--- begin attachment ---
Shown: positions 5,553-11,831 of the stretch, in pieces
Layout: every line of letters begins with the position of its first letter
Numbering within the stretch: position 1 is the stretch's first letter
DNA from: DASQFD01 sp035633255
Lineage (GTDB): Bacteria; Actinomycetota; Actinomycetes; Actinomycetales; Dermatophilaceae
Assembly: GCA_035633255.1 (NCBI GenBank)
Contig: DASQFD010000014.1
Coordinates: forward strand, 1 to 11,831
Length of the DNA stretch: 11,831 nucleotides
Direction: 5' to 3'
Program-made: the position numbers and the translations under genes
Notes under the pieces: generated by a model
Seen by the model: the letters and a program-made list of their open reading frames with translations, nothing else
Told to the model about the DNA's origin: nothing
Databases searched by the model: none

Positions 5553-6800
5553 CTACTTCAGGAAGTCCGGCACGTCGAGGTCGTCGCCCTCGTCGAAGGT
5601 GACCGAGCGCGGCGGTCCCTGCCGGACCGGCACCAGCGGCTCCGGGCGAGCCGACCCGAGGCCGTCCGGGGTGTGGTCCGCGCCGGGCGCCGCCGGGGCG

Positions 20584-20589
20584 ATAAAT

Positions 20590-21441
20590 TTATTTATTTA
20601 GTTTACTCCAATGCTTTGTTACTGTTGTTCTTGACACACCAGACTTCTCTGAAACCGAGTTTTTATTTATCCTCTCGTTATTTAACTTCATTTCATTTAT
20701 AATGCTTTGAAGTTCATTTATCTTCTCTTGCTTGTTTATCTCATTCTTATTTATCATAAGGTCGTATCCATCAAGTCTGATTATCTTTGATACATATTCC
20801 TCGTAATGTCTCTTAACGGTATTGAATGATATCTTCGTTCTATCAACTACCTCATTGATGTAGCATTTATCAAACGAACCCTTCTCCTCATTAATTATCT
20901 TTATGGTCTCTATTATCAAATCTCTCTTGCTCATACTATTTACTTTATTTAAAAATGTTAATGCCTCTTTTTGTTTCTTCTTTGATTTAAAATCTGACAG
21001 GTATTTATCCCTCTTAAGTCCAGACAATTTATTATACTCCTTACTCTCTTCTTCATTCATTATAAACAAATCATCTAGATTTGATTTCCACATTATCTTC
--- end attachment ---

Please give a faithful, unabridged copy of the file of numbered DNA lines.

Shown: positions 5,553-11,831 of the stretch, in pieces
Layout: every line of letters begins with the position of its first letter
Numbering within the stretch: position 1 is the stretch's first letter
DNA from: DASQFD01 sp035633255
Lineage (GTDB): Bacteria; Actinomycetota; Actinomycetes; Actinomycetales; Dermatophilaceae
Assembly: GCA_035633255.1 (NCBI GenBank)
Contig: DASQFD010000014.1
Coordinates: forward strand, 1 to 11,831
Length of the DNA stretch: 11,831 nucleotides
Direction: 5' to 3'
Program-made: the position numbers and the translations under genes
Notes under the pieces: generated by a model
Seen by the model: the letters and a program-made list of their open reading frames with translations, nothing else
Told to the model about the DNA's origin: nothing
Databases searched by the model: none

Positions 5553-6800
5553 CTACTTCAGGAAGTCCGGCACGTCGAGGTCGTCGCCCTCGTCGAAGGT
5601 GACCGAGCGCGGCGGTCCCTGCCGGACCGGCACCAGCGGCTCCGGGCGAGCCGACCCGAGGCCGTCCGGGGTGTGGTCCGCGCCGGGCGCCGCCGGGGCG

Positions 20584-20589
20584 ATAAAT

Positions 20590-21441
20590 TTATTTATTTA
20601 GTTTACTCCAATGCTTTGTTACTGTTGTTCTTGACACACCAGACTTCTCTGAAACCGAGTTTTTATTTATCCTCTCGTTATTTAACTTCATTTCATTTAT
20701 AATGCTTTGAAGTTCATTTATCTTCTCTTGCTTGTTTATCTCATTCTTATTTATCATAAGGTCGTATCCATCAAGTCTGATTATCTTTGATACATATTCC
20801 TCGTAATGTCTCTTAACGGTATTGAATGATATCTTCGTTCTATCAACTACCTCATTGATGTAGCATTTATCAAACGAACCCTTCTCCTCATTAATTATCT
20901 TTATGGTCTCTATTATCAAATCTCTCTTGCTCATACTATTTACTTTATTTAAAAATGTTAATGCCTCTTTTTGTTTCTTCTTTGATTTAAAATCTGACAG
21001 GTATTTATCCCTCTTAAGTCCAGACAATTTATTATACTCCTTACTCTCTTCTTCATTCATTATAAACAAATCATCTAGATTTGATTTCCACATTATCTTC